Gear does not equal “Better”

In addition to being a YA novelist, I am also a photographer.  I have been shooting fairly regularly for about 28 years, having started with film cameras and eventually making the jump to DSLR and now to Mirrorless.  I belong to multiple groups on Facebook for photography and one of the things I see a lot from newbie togs is this:

“I’m getting a new camera!  What should I charge customers?”

Most of the time, this question comes from photographers whose skill sets are not elevated enough to be considered “professional” – their photos are inconsistent, they don’t understand lighting or posing, etc.  They have craft to learn before they should be soliciting paying clients.

And today, I thought to myself, as writers, do we ever say, “I’m getting a new word processor for my laptop! Should I sub my book to agents?”

It’s a little laughable, isn’t it?  Writing and Photography have a lot in common.  They are creative fields that require technical skill – you could have the best ideas in the world, but if you can’t express them on the page . . . well, we all know how that goes.  And photography is similar – you can have a great eye for composing, but if you don’t understand how the exposure triangle works, you may not get decent images despite “seeing” them in your mind’s eye.

Yet, photographers think better gear translates to better photography.  I’ve yet to meet a writer who thinks a better computer or better writing program (Word vs Scrivener, for example) will translate to better writing.  Better writing comes from practice.  Better writing comes from taking workshops on craft, and learning how craft and structure work together, and how dialogue, narrative, and action interact.  Better writing comes from being involved with critique groups, and getting feedback, and revising for improvement.  Better writing comes from being open to that feedback, and allowing yourself to look for imperfections in that “perfect” baby.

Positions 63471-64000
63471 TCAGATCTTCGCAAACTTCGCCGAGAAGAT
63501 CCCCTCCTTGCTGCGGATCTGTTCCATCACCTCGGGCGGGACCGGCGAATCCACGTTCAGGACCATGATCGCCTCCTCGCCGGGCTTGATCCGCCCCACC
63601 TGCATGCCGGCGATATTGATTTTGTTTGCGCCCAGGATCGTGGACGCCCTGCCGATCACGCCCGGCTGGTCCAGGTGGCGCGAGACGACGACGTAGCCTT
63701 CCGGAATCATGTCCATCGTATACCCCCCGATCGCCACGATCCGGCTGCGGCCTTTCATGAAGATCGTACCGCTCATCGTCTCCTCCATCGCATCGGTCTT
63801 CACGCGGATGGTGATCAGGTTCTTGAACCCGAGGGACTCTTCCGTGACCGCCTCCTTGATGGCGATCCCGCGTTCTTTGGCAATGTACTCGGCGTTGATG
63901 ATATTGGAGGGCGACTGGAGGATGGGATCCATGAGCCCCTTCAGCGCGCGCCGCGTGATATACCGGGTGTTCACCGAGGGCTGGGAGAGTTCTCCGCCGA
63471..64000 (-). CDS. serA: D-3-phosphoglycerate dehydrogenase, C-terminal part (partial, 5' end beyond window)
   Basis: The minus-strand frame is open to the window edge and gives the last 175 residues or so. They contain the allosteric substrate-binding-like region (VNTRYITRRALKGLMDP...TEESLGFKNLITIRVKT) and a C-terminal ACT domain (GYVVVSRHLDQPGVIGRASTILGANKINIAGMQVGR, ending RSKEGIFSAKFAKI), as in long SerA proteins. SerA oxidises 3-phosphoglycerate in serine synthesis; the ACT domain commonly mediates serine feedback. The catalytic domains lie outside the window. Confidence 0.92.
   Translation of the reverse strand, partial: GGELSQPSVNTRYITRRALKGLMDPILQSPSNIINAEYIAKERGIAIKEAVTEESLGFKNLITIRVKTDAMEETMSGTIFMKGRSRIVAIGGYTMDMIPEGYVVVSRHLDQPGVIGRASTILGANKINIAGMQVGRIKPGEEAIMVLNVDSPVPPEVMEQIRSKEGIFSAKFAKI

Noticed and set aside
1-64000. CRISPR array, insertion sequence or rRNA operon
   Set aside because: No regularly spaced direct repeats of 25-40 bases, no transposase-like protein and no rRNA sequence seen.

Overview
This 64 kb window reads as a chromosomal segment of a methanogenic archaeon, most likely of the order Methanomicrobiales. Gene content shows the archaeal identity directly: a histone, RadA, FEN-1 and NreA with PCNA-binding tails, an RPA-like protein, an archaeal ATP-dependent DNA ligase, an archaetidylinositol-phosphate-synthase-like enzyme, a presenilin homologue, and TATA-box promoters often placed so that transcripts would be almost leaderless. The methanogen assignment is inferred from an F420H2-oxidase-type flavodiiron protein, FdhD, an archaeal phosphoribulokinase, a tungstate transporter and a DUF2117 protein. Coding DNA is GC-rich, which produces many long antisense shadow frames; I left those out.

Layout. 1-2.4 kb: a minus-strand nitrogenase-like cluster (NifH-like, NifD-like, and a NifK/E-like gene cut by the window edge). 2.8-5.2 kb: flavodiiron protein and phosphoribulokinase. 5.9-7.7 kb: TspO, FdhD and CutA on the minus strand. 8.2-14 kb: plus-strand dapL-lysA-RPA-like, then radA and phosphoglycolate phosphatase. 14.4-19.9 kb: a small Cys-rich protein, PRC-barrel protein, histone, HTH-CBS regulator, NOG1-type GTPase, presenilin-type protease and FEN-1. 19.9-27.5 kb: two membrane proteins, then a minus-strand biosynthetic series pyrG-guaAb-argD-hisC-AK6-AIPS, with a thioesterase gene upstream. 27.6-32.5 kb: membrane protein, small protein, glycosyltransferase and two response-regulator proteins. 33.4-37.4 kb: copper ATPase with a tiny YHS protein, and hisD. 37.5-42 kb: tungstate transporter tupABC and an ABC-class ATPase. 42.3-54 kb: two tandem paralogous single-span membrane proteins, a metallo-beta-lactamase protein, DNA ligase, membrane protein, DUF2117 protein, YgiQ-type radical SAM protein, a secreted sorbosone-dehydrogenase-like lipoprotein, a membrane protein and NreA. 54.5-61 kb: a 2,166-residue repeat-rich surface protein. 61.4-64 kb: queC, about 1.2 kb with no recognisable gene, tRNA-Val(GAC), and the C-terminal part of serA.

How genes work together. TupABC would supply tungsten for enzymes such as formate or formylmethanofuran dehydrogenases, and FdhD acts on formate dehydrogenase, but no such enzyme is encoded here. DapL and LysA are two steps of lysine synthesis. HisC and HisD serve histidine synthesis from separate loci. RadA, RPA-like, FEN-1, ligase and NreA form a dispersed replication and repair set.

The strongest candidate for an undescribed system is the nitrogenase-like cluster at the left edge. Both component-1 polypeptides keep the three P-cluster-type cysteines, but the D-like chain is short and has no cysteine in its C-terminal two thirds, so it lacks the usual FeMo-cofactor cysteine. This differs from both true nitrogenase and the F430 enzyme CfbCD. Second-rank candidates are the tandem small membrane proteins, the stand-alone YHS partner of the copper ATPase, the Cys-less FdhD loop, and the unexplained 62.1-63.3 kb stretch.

I know of writers who, after participating in NaNoWriMo, are so pleased with their rough draft that they immediately start sending out queries to agents.  Anne Lamott called the first draft the “shitty first draft.”  I believe her.  Even if you get a completed rough from a month of frantic writing, you still need to mold it, shape it, and better it before trying to send it out in the world.

So when you’re writing, always remember it’s great to get the first draft down on paper.  But the first draft is just that.  Revise, rewrite, review, repeat.  Because as clichéd as it is, “you only get one chance to make a first impression.”  Don’t try to skip steps in the process. The process results in a sellable product, and isn’t that what we all want?

New computer or not. 😊

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